Yesterday marked the five-year anniversary of Hurricane Sandy, the “500-year storm” that demonstrated the fragility of New York. Across the state, more than two million people lost power as the economic damage surpassed $40 billion. Entire neighborhoods were without electricity for weeks as emergency systems went offline and hospitals were forced to cart patients down multiple flights of stairs on cots because the grid and backup generators had failed. It was a wakeup call.
In response, New York rallied to get ahead of futures storms. A task force was formed with leaders across sectors to ensure that next time, New York would be prepared and the lights would stay on. I was honored that my company, GridMarket, was invited to lead this task force in partnership with New York State, New York City, leading utilities, top tier solution providers, and property owners committed to reimaging and rebuilding our energy infrastructure to improve our resiliency. And while progress has been made, it’s clear that much remains to be done.
This morning, it was reported that another northeast coastal storm had caused power outages for more than 1.3 million people across New England. It’s no longer a question of whether the “500 year storm” will occur in our lifetime; rather, it’s how often. And we need to be prepared.
For far too long, we have relied on the 20th century’s infrastructure and energy sources in the face of technological innovations that have increasingly made them irrelevant. But bureaucrats and special interests have clung to these traditional resources at the expense of our public safety, financial sustainability, and environmental stability. It’s what they know, and change is scary. That said, change is predictable; we need to adapt rather than ignore. And adaptation will require all of us working together to solve the global crisis of resiliency around the word.
The part of this preparedness equation to which I can speak most knowledgeably is energy. There has been a trend towards storm hardening in the energy sector in recent years, however this year’s storm season has brought these vulnerabilities to light in sudden and extreme fashion. Scientists have been measuring the strength of storms in the United States since 1851. Do you know how often two Category Four storms (Harvey and Irma) have hit the US in the same season before this year? Never. The consequences have been devastating. Millions were without power in Florida and Texas and – as of today – 75% of Puerto Rico is still without power. Storms will always be a given. Their impact, however, doesn’t have to be.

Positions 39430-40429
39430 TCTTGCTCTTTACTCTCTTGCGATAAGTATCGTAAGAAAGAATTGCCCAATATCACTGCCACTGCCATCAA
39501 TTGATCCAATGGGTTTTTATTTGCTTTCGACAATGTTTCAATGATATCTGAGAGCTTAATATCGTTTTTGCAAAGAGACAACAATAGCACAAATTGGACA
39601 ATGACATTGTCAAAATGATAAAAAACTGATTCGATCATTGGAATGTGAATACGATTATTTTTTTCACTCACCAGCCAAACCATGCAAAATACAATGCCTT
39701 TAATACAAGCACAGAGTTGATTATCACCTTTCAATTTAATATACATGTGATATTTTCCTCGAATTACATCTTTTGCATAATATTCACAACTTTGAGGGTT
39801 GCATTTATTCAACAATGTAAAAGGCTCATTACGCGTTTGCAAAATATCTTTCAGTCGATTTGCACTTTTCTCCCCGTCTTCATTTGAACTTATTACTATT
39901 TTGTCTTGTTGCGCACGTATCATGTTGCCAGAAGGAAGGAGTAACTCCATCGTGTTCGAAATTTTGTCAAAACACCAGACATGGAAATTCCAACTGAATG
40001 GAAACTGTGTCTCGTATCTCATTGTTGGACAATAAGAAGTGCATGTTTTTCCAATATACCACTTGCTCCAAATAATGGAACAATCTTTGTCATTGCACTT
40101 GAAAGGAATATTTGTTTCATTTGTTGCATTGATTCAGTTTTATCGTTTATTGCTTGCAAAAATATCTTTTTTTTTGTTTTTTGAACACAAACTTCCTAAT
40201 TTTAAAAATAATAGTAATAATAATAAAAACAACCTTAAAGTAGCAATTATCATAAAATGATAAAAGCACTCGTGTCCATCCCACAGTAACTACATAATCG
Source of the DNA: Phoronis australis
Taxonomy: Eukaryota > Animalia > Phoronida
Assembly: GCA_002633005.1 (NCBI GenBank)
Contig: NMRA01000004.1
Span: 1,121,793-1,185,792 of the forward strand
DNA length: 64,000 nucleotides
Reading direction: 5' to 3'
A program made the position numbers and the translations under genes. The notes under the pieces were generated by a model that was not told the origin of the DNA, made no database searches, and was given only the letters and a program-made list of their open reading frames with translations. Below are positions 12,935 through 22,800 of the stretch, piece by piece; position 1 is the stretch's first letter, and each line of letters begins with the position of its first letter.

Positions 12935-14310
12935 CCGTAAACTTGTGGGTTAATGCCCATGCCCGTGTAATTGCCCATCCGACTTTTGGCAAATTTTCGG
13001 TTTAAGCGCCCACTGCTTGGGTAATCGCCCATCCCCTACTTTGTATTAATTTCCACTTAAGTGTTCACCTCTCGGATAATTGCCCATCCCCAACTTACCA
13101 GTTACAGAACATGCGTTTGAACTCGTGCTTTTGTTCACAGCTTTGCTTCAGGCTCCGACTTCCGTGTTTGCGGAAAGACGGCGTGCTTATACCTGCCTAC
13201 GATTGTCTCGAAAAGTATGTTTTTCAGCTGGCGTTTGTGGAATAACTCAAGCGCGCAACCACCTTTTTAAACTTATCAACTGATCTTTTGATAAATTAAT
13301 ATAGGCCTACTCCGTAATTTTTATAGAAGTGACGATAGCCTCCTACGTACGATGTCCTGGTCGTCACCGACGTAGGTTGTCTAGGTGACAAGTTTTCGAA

Our Hurricane Sandy Task Force concluded that distributed energy was the answer. As costs continue to plummet for technologies like solar, batteries, fuel cells, cogeneration, and energy efficiency, folks have the opportunity to generate and manage power themselves. They have the ability to control costs, stay up when the grid goes down, and be prepared like never before.
Five years ago, widespread microgrids and distributed energy resources sounded great in theory. But it seemed too early. Technologies like solar were taking off and growing exponentially in the New York market, but how to make that technology resilient? Energy consumers didn’t know. Energy producers clung to the grid they knew. Solution providers had fragmented answers, but nobody was putting the pieces together because of the logistical hurdles, bureaucratic red tape, and gaps of expertise. Where to install? How to get past permitting hurdles? Which business models will work?
With our task force, we embarked on a constantly evolving journey to answer those questions and accelerate the adoption of these grid transforming technologies. Five years later the market is growing, but it needs to grow faster. These increasingly frequent storms are evidence of that ticking clock. The question is not whether the world will transition to a renewable and resilient future; rather, it’s whether we will transition before it’s too late. Before small island nations find themselves under water. Before coastal city populations retreat inward. Before we reach a tipping point and climate change becomes irreversible.
Thankfully, GridMarket’s platform – which spun out of the Hurricane Sandy Task Force – has evolved with the market. We predict technology suitability for over 6 million properties in the US, and are rapidly showing governments, real estate portfolios, and solutions providers how to do it around the world. Data is more accessible than ever before, but the challenge is figuring out what to do with it. At GridMarket, we leverage billions of data points across millions of properties to make information actionable so we can empower customers and solutions providers to do business faster, better, cost-effectively. While we strive to provide a transformational engine for change, the journey is challenging and most of it is still ahead of us.
Five years later, the energy sector has deployed innovative projects across New York and the industry has grown substantially, but we are still vulnerable. We still need to move faster. And our secure future depends on all of us doing our part. Thankfully, we now know what to do.